By Michael Aron
Chief Political Correspondent
Gov. Chris Christie hasn’t held an open press conference for weeks, so when he did today, it was a chance to ask whether, coming out of the George Washington Bridge scandal, he is still a viable presidential candidate.
“Who knows? I don’t know. And I think the only New Jerseyans all that concerned about that are you guys. I walked on the baordwalk in Point Pleasant and Ocean Grove, got a lot of people encouraging me to consider my options for the future, but that’s easy for everybody else to say. These are gonna be my decisions and Mary Pat’s decisions ultimately about whether we run for president or don’t,” Christie said. “Believe me, Michael, whatever decision I make in that regard, I can tell you this, it won’t be a decision based upon viability, because anybody who tried to predict where politics is gonna be a year, a year and a half, from now when the Republican nomination for president will be decided is just looking into a crystal ball. It doesn’t make any sense.”
He was also asked about his veto last week of a gun bill that would have limited ammunition clips to 10 rounds. Some parents of Sandy Hook Elementary School shooting victims had been lobbying for it. Christie said he has great sympathy for them, but rejects their argument that in the time it takes a madman to reload, a life or two could be spared.
“So are we saying then that the 10 children on the clip they advocate for are less valuable? If you take the logical conclusion of their argument, you get to zero, because every life’s valuable,” Christie said. “So why 10? Why not six? Why not two? Why not one? Why not zero? Why not just ban guns completely?”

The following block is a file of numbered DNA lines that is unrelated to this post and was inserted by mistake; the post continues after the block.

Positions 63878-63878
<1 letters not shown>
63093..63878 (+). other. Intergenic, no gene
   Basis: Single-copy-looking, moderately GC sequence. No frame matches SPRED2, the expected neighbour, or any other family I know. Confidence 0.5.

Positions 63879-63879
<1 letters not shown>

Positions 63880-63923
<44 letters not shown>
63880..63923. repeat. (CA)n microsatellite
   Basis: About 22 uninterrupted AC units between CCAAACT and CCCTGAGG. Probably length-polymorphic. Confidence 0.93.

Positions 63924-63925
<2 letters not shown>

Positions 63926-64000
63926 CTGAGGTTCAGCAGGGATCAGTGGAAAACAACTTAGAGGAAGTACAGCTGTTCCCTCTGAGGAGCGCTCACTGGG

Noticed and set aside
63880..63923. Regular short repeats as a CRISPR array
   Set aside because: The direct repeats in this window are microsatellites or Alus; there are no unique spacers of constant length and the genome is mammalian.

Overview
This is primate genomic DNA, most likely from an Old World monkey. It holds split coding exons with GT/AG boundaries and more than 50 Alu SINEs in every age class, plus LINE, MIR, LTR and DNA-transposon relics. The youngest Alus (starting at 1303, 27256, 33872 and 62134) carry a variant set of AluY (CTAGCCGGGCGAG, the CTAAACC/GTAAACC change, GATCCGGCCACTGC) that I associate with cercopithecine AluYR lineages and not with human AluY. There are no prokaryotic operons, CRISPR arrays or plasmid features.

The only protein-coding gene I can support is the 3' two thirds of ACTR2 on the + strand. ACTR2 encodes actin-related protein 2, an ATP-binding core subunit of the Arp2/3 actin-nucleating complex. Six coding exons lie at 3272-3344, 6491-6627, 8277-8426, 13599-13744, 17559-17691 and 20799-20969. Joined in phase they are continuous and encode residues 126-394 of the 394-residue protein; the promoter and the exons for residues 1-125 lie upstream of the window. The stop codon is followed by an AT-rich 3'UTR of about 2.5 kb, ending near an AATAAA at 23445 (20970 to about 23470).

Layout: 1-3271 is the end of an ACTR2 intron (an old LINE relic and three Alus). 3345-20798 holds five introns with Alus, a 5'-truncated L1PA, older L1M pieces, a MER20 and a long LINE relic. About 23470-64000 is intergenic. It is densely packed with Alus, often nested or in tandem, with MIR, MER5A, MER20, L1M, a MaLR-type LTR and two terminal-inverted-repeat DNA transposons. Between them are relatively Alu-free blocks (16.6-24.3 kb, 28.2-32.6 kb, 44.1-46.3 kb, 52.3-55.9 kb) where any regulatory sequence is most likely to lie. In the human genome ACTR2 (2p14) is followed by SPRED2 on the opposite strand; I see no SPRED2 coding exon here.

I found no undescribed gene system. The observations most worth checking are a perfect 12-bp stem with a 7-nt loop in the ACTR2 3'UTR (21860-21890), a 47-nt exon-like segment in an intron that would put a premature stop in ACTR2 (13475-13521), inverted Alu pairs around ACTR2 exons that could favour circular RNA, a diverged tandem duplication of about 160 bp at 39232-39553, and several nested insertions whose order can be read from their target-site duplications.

When asked how he responds to those who see every move like last week’s gun veto through the prism of presidential politics, Christie said, “Well, it’s unavoidable, but it’s the press and partisans. Regular people don’t see it that way, they really don’t sit there and say I wondering he did that because he is running for president. Fact is, I’ve had to put up with this since 2010. You all have been asking me about running for president since 2010. So is every action I’ve taken since 2010 been through the prism of the presidency? I don’t think so. And so it’s part of what I need to deal with. I deal with it. So it is the way ti goes.”
On his deal with Senate Democrats to fill eight of 21 judicial vacancies in Essex County, he seemed in no mood to renominate the judges, the governor said, “I kept up my end of the bargain, Michael. I nominated all of them, the ones they wanted, the ones they requested. I nominated them. They said in return they would move them all through as a package on June 30. They did not. When they didn’t keep their end of the bargain, I was under no obligation to keep mine. And if you do, you’re a schmuck. People call me a lot of things in this job. That’s not one of them.”
On whether his appointee to chair the Port Authority, John Degnan, is sufficiently independent of the governor, Christie said, “I think if you’re calling into question the independence of a guy who served as chief counsel to Gov. [Brendan] Byrne, as attorney general under Gov. Byrne, and ran as a Democratic candidate to be governor of New Jersey, and somehow people think what? He’s a puppet of mine? You know John Degnan, Michael. So you should refute it.”
The governor leaves tomorrow for an annual business conference he attends in Sun Valley, Idaho. Then he goes to Nashville for the National Governors Association conference this weekend. But he answered a lot of questions today from a press corps with pent-up curiosity.